· "...Simply put, I think innate characteristics are involved as well as the way girls and boys are brought up [differently], although this is changing to some degree. Throughout time, women have been in the background behind men so to speak. I think even that comes into issue on this subject..."

· "...I think female athletes are still subjected to more judgment than our male counterparts..."

· "...22 years in the [work place] and 12 of those as the only woman taught me more than I should ever have to know about men. No matter what anyone thinks, men and women are very different. Things that seem natural and normal to them would leave me absolutely perplexed as to why. I often felt like I was in that other galaxy..."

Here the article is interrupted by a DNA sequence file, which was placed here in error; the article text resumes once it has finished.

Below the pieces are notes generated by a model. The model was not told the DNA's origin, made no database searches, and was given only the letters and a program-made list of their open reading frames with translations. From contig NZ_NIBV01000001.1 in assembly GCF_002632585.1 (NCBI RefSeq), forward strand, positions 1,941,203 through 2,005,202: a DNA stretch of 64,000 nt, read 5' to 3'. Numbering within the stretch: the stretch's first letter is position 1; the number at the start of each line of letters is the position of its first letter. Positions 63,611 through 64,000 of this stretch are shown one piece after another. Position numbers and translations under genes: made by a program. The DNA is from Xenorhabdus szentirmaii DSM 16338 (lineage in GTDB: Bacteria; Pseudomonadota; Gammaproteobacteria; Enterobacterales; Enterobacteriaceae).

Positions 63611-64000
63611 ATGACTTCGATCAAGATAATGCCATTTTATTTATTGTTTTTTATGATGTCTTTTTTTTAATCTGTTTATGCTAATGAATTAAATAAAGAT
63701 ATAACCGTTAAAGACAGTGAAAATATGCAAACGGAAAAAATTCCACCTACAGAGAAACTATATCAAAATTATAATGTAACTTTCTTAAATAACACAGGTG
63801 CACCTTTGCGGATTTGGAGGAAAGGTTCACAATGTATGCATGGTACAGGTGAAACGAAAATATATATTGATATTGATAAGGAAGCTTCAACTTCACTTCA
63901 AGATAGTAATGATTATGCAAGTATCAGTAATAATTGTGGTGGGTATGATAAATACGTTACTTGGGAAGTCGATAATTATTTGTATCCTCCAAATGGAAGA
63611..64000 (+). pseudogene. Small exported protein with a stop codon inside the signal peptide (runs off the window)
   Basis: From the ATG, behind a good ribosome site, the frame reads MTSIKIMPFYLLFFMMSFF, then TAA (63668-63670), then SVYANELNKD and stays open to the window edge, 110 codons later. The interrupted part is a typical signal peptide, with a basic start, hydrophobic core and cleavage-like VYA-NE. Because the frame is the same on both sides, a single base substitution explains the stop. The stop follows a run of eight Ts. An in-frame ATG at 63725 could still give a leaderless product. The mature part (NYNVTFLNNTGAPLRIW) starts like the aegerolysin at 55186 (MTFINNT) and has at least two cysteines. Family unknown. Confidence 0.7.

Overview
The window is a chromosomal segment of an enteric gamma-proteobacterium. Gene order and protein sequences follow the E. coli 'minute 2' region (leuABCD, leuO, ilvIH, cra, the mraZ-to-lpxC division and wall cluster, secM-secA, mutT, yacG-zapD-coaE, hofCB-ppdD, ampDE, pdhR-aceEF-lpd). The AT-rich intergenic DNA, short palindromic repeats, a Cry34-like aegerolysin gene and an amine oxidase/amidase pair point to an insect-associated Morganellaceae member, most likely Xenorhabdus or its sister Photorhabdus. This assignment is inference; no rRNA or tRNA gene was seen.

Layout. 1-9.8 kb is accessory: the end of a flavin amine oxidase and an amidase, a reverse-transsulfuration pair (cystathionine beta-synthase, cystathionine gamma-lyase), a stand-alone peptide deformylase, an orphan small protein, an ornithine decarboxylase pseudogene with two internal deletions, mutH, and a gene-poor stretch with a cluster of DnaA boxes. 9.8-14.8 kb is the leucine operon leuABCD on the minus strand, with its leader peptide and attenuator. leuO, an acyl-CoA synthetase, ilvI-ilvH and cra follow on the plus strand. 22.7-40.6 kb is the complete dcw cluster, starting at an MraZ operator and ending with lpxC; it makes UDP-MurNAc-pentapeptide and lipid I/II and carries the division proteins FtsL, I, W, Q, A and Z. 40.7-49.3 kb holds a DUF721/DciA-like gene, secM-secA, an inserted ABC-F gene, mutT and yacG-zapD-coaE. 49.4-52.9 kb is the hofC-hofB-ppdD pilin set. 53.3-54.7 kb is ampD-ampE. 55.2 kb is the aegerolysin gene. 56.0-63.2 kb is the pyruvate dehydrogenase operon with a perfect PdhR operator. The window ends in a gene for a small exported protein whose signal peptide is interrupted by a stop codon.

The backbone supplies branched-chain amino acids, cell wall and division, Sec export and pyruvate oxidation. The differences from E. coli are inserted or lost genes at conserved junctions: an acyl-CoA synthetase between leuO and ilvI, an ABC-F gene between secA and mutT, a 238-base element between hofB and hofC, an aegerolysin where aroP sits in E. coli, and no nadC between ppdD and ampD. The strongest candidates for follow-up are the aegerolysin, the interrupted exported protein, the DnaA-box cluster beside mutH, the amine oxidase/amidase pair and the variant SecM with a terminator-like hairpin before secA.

Theme: Responsibilities

· "...If it were me, I would do as Nike says and just do it! But I've got too many chores to do, mouths to feed, husbands to tend to, and old people to take care of..."

· "...women may feel guilty to admit that they want to spend this kind of time training and on themselves and for themselves, particularly women in a relationship or with a family..."

· "...women have a stronger since of guilt when it comes to do doing anything for themselves. Things that may take them away from family or the office..."

· "...women may worry that the public will know that their children and their homes are left alone while they are gone training or competing..."

Theme: Perceptions

· "...women may also be more apt to back out at the last minute due to a family or office emergency. By keeping their intentions to compete private, nobody has to be disappointed when and if she decides to cancel..."